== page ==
Beauty News: Initiatives That Aim To Help People & The Planet

These initiatives are here to help make a difference, including for women battling breast cancer

Breast cancer survivor Grace Lombardo with a special edition pink GHD. Photo / Supplied

Pink Persuasion 
The latest limited edition ghd hair styler stands out for all the right reasons. The Ink on Pink styler was designed in collaboration with American tattoo artist David Allen as a fundraiser that also marks the brand’s 15 years of donating to breast cancer charities worldwide. The tattooist has worked with women who have had mastectomies for nearly a decade, applying elegant floral designs to their scars.

One of them is 38-year-old mother and breast cancer survivor Grace Lombardo (pictured above) who lost both breasts and had a reconstruction. “Cancer takes away more than your breasts,” she says. “It takes your hair, your confidence. But my tattoo is something I decided to have because I wanted to take back control.” Other women seek out tattoo artists to recreate nipples when these have been lost to surgery.

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David says working to help women like Grace reclaim their femininity is a validation of his craft. Hearing their stories is also part of the healing process. His designs feature on two special pale pink ghd models, the Gold and Platinum+ stylers. From each sale of these in New Zealand, $20 is donated to the Breast Cancer Foundation. It invests in research, early detection and patient support. For information see

• Ink on Pink stylers are available from July 1 for a limited time at salon stockists and at

Irish organic skincare brand Voya. Photo / Supplied

Helping Hands 
A massage and wellness therapist who specialises in working with cancer patients will visit New Zealand to provide training in health appropriate spa and massage treatments. Christine Clinton will hold a three-day workshop in Tauranga in September, which is open to beauty therapists, nurses and other health professionals. Irish organic skincare brand Voya is behind the invitation to Christine, who trained in Dublin before moving to the United States. There, she gained certification in medical massage for cancer patients from New York’s world leading Memorial Sloan Kettering Cancer Centre.

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Voya’s Australasian business development manager, Karen Hind, says it hopes therapists will take the opportunity to learn from an expert. Cancer patients are sometimes turned away from spas and clinics because staff are uncertain how to deal with them, she says. Patients, in turn, are often worried about what products are safe to use on their skin, which can be compromised by medical treatments. These factors mean patients can miss out on the potential benefits of access to massage and relaxation therapies.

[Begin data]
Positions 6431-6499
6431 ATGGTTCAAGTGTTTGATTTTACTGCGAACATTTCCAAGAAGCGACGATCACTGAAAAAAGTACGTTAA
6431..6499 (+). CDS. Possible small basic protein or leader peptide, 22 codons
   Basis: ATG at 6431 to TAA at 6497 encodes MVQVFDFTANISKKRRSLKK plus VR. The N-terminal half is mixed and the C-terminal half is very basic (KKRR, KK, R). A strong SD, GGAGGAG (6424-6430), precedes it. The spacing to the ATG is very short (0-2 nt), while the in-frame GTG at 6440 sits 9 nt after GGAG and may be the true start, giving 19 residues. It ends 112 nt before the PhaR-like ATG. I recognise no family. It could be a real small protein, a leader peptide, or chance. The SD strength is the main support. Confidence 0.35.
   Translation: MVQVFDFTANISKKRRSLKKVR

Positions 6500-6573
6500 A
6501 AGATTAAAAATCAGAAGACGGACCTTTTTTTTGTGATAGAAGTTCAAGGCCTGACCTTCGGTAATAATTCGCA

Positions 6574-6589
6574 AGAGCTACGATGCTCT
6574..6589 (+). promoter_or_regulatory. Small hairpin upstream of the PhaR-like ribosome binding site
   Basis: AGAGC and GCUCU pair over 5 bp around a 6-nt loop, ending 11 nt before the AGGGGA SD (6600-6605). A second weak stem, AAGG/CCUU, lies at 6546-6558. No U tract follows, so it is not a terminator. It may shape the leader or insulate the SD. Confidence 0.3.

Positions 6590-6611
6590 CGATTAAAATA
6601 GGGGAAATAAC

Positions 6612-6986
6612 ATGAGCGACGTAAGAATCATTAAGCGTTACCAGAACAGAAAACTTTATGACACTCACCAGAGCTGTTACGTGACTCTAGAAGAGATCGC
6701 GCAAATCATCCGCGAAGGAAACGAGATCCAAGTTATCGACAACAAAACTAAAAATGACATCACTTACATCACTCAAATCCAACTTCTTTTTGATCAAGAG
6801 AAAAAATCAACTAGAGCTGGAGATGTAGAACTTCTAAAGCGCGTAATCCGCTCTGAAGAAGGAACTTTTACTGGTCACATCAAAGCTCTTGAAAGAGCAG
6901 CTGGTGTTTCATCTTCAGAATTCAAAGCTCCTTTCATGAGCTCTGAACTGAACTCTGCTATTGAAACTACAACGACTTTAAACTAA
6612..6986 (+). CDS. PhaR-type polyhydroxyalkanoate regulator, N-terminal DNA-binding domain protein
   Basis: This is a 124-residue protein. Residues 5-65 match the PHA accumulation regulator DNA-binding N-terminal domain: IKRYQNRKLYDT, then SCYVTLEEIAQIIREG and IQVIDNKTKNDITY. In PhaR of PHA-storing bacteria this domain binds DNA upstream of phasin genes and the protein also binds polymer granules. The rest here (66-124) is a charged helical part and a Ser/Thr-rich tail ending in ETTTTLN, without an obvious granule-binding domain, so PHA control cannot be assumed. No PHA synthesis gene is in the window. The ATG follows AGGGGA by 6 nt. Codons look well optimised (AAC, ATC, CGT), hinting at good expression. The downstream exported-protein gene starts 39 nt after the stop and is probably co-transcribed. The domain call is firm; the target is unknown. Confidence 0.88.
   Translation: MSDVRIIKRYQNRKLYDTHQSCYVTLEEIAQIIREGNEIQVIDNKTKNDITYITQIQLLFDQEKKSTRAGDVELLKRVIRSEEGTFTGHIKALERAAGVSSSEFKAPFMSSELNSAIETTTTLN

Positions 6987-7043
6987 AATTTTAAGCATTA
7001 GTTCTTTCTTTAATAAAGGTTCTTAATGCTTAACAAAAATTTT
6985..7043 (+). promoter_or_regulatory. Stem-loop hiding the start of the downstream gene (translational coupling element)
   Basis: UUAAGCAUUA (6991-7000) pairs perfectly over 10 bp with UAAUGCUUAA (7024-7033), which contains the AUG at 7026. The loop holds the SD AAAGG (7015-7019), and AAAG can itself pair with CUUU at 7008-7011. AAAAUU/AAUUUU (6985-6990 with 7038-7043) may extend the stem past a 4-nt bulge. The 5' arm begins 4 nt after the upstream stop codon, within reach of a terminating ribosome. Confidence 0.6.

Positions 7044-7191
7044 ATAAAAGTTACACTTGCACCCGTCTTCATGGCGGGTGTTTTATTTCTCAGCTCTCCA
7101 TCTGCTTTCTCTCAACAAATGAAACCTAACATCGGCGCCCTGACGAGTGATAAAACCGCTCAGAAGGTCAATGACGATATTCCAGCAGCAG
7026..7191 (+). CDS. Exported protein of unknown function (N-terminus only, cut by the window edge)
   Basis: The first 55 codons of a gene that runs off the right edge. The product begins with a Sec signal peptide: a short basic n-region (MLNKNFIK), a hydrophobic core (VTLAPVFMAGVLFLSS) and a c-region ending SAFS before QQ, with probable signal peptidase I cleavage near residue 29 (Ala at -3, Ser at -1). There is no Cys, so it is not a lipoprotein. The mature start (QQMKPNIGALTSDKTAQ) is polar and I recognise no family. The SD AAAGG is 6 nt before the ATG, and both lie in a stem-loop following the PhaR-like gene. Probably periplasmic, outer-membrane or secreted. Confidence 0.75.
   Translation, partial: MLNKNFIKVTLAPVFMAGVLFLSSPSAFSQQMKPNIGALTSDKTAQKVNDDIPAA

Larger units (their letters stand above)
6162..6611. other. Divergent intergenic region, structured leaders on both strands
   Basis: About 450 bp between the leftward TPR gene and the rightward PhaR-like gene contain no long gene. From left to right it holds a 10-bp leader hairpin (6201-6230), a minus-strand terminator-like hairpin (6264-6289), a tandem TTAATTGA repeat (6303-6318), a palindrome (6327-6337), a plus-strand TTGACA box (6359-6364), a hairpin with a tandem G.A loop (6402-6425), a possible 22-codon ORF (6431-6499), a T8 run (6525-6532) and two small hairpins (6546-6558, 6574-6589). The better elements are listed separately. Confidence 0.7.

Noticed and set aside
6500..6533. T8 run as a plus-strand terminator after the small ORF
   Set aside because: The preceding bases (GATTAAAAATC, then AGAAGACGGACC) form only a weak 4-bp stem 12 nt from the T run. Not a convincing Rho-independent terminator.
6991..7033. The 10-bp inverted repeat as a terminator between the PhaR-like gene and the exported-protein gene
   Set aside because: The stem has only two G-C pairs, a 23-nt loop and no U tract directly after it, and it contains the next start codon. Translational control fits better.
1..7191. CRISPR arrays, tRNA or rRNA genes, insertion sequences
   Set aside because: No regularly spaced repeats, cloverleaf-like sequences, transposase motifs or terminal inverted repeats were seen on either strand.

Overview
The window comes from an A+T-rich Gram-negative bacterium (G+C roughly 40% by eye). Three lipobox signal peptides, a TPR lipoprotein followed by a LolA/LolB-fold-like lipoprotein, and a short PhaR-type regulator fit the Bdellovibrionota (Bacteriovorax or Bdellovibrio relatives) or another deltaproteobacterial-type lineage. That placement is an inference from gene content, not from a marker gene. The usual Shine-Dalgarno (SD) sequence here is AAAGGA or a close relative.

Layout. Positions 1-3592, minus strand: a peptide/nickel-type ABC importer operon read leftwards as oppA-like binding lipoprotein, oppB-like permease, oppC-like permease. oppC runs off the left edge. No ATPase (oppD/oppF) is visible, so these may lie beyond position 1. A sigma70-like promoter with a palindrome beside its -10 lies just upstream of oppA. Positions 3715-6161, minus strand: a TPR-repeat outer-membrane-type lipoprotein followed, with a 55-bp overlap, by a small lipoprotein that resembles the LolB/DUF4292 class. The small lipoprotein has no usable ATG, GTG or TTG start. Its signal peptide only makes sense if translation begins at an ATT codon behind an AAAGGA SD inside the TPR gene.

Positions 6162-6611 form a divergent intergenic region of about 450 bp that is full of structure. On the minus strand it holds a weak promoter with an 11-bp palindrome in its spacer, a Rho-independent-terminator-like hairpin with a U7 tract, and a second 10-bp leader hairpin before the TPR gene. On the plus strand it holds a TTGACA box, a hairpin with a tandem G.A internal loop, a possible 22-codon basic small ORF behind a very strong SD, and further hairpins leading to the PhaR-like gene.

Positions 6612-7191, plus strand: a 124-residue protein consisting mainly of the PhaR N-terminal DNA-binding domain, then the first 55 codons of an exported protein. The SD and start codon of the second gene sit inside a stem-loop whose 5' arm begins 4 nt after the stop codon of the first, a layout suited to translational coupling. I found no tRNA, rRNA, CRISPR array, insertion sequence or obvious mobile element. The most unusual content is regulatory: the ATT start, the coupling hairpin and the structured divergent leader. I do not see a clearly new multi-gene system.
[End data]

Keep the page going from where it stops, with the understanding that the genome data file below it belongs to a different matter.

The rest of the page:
The company’s connection with Christine came about because she had deemed its seaweed-based products as safe and natural to use on people undergoing cancer treatment. But the workshop with her (for which attendees will be charged), is open to therapists beyond those who use Voya products. This was because the company saw a wider need for training. It hoped participants would offer some free treatments to cancer patients when they returned to their home areas.

• Course bookings close July 31, to find out more, contact Karen at or on 0220 282529

Lush's Charity Pot. Photo / Supplied

Pot of Gold 
Dipping into Lush’s Charity Pot — a skin soothing hand and body lotion — is a guarantee of giving. All proceeds from sales (minus tax) go to a good cause year round. This month Lush is talking about teaming up with Forest & Bird in New Zealand. It has donated $6246 to their seabed mining campaign

The ongoing Lush initiative began in Australasia in 2008. Since then it has raised over $3.5 million for 91 charities and groups working in the areas of animal welfare, environmental justice and human rights across both countries. Charity Pots come in recycled and recyclable pots and customers who return five empty containers of the shea-butter infused moisturiser will get a free mask. The pots come in three sizes and cost from $11.90 to $39.90. For store locations, see

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